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Tuesday, December 18

Conquering the Fear of Revision

By Jodi Turchin

Part of the How They Do It Series


JH: Writing the first draft of a novel is only the first step. Revision comes next, and it can be a challenge for many writers. To help, Jodi Turchin visits the lecture hall today to help us conquer the fear of revision.


Jodi is a college professor, high school English teacher, YA novelist, and photographer. She has been a member of the Society of Children's Book Writers and Illustrators for over a decade and has been a member of the Romance Writers Association as well. She teaches writing workshops for teens through her local libraries. Jodi lives in Coral Springs, Florida with her former-rockstar roommate and her canine daughter, Violet.

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Take it away Jodi...

When I was a kid, I never thought about revising my work. I would write stories, put them away or share them with friends, and then write new stories. It never dawned on me to go back to a first draft and think about improving it. The word revision never crossed my mind.

As I took writing more seriously, as an adult, I realized that I love first drafts. The unfolding of new characters, following plot points to logical (or illogical) conclusions, learning the relationships between characters as they fall into place in the manuscript. I have been an avid participant in National Novel Writing Month for years, and successfully completed eight drafts during various Novembers. But I knew that they were just what Anne Lamott refers to in Bird by Bird as “Shitty First Drafts.” So, I had to face my ultimate nemesis: Revision.

There are authors who will tell you that revision is their favorite part of the process. I am not one of them. My biggest fear is of making the book worse instead of better through the revision process, even though so far that has not happened with any of my revisions. So today I’m going to share some things that work for me in conquering that fear.

1. Once you’ve written the first draft, let it get cold.


By that, I mean set it aside. Don’t look at it or think about it for a little while. You get to decide what “a little while” is, but I recommend at least two weeks. Honestly, sometimes I let a draft go for months before I begin the revision process – but I’m working on drafting other things at the time. Never stop writing in one way or another!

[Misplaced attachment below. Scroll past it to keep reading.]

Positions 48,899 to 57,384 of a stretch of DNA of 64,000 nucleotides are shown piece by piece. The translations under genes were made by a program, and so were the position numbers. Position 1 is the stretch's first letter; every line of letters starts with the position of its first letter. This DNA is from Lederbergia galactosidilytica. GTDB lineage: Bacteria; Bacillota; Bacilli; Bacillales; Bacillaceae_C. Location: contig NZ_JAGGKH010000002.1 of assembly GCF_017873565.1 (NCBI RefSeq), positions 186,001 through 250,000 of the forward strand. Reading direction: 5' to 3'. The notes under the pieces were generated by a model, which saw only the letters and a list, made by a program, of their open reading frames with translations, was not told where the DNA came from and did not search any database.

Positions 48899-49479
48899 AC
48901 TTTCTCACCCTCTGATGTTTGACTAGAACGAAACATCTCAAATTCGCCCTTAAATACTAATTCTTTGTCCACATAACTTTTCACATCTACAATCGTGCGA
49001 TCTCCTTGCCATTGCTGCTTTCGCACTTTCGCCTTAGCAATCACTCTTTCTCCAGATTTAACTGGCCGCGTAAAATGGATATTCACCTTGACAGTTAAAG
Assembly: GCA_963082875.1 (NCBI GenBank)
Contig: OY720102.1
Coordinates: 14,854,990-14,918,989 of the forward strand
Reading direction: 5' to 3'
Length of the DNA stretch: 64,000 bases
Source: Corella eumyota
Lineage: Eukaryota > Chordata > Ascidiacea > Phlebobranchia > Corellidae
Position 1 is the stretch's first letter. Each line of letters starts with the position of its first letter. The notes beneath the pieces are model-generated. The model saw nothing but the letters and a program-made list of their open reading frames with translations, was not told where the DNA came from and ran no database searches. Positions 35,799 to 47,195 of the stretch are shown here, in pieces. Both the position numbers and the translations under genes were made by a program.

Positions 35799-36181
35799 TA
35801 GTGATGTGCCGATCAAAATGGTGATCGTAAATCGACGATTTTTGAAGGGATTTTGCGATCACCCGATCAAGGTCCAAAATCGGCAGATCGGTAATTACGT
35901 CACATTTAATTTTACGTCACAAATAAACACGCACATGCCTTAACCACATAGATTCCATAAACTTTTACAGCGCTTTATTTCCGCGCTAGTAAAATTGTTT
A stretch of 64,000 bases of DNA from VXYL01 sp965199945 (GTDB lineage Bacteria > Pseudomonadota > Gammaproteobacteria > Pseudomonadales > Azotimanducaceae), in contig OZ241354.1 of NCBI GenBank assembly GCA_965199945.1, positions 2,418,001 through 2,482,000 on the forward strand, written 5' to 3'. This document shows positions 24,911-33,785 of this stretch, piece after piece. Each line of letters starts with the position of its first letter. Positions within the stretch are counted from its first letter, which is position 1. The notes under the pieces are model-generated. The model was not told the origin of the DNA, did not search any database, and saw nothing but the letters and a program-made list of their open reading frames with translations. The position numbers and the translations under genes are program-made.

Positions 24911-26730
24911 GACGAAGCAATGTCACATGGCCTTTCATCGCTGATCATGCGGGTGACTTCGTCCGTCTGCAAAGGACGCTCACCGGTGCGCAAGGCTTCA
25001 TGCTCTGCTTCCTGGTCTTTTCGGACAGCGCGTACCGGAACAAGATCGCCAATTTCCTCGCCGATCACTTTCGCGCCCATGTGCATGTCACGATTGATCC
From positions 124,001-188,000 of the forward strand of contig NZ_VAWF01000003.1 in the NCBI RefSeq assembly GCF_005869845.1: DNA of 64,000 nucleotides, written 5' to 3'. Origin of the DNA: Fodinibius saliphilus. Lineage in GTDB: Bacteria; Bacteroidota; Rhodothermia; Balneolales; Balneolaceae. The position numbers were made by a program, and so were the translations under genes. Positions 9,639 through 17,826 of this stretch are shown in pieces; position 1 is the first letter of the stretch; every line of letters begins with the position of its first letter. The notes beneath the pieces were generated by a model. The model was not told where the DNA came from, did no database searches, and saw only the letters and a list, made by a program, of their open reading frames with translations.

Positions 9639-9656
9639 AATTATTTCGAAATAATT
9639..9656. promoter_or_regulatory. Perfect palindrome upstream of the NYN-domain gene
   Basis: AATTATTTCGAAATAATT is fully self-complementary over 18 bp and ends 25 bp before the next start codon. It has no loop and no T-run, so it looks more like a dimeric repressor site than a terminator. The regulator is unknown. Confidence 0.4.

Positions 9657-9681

2. Print the draft and read through it as a reader.


Try to forget it’s your book. Have a highlighter or pen handy to make notes on any plot holes, character disappearances, accidental name changes, anything that strikes you on a first read that is off in some way. Go through and fix those things.

3. Invest time in reading books on the process.


Self-Editing for Fiction Writers by Renni Browne and Dave King and Revision: A Creative Approach to Writing and Rewriting Fiction by David Michael Kaplan are staples on my bookshelf and help immensely in diving into the revision process. Our lovely Fiction University host, Janice Hardy,wrote Revising Your Novel: First Draft to Finished Draft, and there are other books out there as well.

4. Share your work.


A trusted beta reader can give you outside insight. Truth be told, our manuscripts are our babies. Sometimes we’re too close to the book to see things that outsiders would see. Bring chapters to your critique group (if you have one) or find a trusted reader (or two).

5. Take criticism with a grain of salt.


Sometimes, our readers give us feedback with which we don’t necessarily agree. This is where it’s helpful to have more than one reader. If multiple readers are giving the same feedback, it’s worth considering. My agent shared my manuscript with several beta readers, and then provided me the feedback for the revisions I was to do. While I didn’t agree with everything, I did find that the readers’ feedback offered me things to think about that I hadn’t considered when revising on my own.

6. Know when to quit.


I don’t mean quit writing. But not every book is going to be a marketable product, and spending decades revising the same book over and over is not always the best avenue to take. If you are writing, revising, submitting, getting rejected, revising, submitting, getting rejected, etc. and not writing new books, success may not be in your cards. Sometimes you need to put a book in a figurative drawer and move on to something new. That isn’t to say the book will never be published; sometimes it’s about timing.

I had a YA manuscript I was shopping to agents. I had one request the full, and she really liked it. But my main character’s love interest had leukemia, and John Green had just published The Fault in Our Stars. She told me the industry was not looking to acquire any more “sick lit,” and declined representation. Fortunately, I was writing other things, and shelved that particular book. I wrote another book, shopped it, and signed with an agent. Hopefully, I can bring my “sick lit” book back later, after my agent sells the book she has now.

If you, like me, fear the revision process, the best thing to do is face it head on. Rarely is a first draft perfectly written. So suck it up, buttercup, get the red pen out, and get revising!

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